The rose diagram shows the range of swells directed at Tarqua Bay over a normal October. It is based on 1736 NWW3 model predictions since 2006 (values every 3 hours). The wave model does not forecast surf and wind right at the coastline so we have chosen the most applicable grid node based on what we know about Tarqua Bay, and at Tarqua Bay the best grid node is 46 km away (29 miles).
The rose diagram illustrates the distribution of swell directions and swell sizes, while the graph at the bottom shows the same thing without direction information. Five colours show increasing wave sizes. The smallest swells, less than 0.5m (1.5 feet), high are coloured blue. These were forecast only 0% of the time. Green and yellow represent increasing swell sizes and red represents the biggest swells, greater than >3m (>10ft). In either graph, the area of any colour is proportional to how frequently that size swell happens.
The diagram suggests that the dominant swell direction, shown by the biggest spokes, was SSW, whereas the the prevailing wind blows from the SW. Because the wave model grid is offshore, sometimes a strong offshore wind blows largest waves away from Tarqua Bay and away from the coast. We combine these with the no surf category of the bar chart. To avoid confusion we don't show these in the rose plot. Because wind determines whether or not waves are good for surfing at Tarqua Bay, you can view an alternative image that shows only the swells that were predicted to coincide with glassy or offshore wind conditions. During a typical October, swells large enough to cause clean enough to surf waves at Tarqua Bay run for about 100% of the time.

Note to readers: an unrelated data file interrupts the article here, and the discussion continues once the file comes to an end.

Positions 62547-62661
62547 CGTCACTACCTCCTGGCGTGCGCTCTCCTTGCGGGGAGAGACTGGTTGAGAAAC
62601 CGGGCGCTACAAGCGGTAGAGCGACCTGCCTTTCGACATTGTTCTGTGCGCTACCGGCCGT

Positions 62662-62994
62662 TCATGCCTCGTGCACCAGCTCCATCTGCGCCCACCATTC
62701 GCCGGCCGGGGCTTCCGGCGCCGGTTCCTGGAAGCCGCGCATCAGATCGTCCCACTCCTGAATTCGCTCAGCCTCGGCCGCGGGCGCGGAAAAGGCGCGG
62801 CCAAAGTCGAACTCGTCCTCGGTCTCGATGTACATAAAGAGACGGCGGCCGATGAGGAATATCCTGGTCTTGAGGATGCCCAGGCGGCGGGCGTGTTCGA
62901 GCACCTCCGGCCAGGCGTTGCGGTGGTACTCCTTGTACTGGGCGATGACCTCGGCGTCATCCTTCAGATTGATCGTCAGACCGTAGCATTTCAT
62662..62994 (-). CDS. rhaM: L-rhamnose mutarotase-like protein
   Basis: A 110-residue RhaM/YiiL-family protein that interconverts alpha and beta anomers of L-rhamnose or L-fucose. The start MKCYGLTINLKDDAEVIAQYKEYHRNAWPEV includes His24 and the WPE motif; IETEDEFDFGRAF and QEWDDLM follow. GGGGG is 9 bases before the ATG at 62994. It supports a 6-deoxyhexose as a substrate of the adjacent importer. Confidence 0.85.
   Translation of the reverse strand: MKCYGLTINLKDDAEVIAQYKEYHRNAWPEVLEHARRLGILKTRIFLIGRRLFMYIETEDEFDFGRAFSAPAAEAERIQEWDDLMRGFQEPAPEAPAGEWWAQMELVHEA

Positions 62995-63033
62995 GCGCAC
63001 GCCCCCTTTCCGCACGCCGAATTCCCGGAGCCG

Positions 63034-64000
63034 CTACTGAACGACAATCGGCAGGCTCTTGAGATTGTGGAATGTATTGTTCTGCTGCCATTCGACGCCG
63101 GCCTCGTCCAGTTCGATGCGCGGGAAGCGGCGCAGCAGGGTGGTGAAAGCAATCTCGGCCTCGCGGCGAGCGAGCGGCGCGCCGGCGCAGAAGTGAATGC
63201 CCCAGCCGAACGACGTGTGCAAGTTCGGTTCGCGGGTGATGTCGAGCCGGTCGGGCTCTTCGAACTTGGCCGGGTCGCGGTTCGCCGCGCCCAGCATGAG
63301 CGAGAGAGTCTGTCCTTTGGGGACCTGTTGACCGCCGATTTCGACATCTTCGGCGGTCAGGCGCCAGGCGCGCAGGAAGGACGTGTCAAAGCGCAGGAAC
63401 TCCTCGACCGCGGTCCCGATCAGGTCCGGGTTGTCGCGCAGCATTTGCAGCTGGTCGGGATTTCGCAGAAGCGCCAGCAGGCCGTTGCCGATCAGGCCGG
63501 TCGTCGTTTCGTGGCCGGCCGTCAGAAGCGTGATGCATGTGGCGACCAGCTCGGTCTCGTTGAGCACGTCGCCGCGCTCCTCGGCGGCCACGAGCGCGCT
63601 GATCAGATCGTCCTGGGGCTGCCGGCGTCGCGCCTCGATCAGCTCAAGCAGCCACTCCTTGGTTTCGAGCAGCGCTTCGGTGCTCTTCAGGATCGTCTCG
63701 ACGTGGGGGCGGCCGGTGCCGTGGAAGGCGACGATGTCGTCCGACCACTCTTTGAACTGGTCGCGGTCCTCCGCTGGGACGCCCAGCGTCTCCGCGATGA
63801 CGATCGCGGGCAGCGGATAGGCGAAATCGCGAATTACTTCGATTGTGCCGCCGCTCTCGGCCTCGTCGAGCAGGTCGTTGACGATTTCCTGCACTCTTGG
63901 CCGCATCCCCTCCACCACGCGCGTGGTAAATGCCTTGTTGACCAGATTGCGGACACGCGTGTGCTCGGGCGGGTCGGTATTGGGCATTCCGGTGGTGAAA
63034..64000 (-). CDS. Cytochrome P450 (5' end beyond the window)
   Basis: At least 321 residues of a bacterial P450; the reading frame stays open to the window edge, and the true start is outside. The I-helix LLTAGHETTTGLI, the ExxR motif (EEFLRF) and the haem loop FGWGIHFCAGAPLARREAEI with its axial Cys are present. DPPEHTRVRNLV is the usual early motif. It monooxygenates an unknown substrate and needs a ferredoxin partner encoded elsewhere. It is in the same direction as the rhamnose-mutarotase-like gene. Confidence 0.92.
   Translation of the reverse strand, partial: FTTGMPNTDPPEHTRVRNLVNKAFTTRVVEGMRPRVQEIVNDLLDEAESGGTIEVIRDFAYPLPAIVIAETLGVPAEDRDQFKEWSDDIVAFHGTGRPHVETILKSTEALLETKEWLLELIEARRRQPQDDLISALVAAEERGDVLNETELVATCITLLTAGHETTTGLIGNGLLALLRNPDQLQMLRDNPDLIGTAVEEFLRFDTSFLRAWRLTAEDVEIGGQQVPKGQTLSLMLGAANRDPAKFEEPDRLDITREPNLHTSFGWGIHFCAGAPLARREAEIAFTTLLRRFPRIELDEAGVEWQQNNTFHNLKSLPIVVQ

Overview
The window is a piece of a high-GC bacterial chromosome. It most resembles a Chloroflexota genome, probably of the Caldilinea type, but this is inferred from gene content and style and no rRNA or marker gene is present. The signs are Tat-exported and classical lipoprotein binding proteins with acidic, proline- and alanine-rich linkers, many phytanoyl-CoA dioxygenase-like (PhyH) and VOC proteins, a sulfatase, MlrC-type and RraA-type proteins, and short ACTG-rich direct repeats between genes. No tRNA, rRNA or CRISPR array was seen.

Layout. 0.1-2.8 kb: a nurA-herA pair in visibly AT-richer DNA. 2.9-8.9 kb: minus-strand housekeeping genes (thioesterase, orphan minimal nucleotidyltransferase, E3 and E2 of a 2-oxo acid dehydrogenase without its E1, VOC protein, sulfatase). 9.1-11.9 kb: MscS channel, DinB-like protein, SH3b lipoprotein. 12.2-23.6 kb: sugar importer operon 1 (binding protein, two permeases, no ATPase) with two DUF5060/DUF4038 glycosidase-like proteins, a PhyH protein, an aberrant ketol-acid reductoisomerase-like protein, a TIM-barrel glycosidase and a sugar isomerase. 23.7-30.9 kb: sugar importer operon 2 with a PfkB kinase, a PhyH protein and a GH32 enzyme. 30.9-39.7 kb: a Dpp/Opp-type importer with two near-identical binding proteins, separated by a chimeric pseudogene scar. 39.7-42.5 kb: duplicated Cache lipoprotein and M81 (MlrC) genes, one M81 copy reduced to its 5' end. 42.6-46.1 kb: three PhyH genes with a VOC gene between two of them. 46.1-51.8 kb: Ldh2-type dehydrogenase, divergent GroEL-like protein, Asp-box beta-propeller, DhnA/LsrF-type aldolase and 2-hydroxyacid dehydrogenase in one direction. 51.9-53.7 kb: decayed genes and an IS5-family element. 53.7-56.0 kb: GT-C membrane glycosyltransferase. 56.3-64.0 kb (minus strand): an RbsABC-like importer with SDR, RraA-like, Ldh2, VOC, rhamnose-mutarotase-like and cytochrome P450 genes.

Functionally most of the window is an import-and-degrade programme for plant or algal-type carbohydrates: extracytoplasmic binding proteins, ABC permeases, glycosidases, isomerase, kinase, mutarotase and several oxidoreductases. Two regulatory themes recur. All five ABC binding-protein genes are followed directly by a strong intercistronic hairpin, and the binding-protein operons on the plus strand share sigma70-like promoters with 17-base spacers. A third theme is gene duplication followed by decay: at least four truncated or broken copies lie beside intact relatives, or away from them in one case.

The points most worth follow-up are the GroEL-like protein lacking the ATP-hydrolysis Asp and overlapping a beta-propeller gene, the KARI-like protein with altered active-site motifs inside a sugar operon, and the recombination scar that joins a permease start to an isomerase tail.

IMPORTANT: Beta version feature! Swell heights are open water values from NWW3. There is no attempt to model near-shore effects. Coastal wave heights will generally be less, especially if the break does not have unobstructed exposure to the open ocean.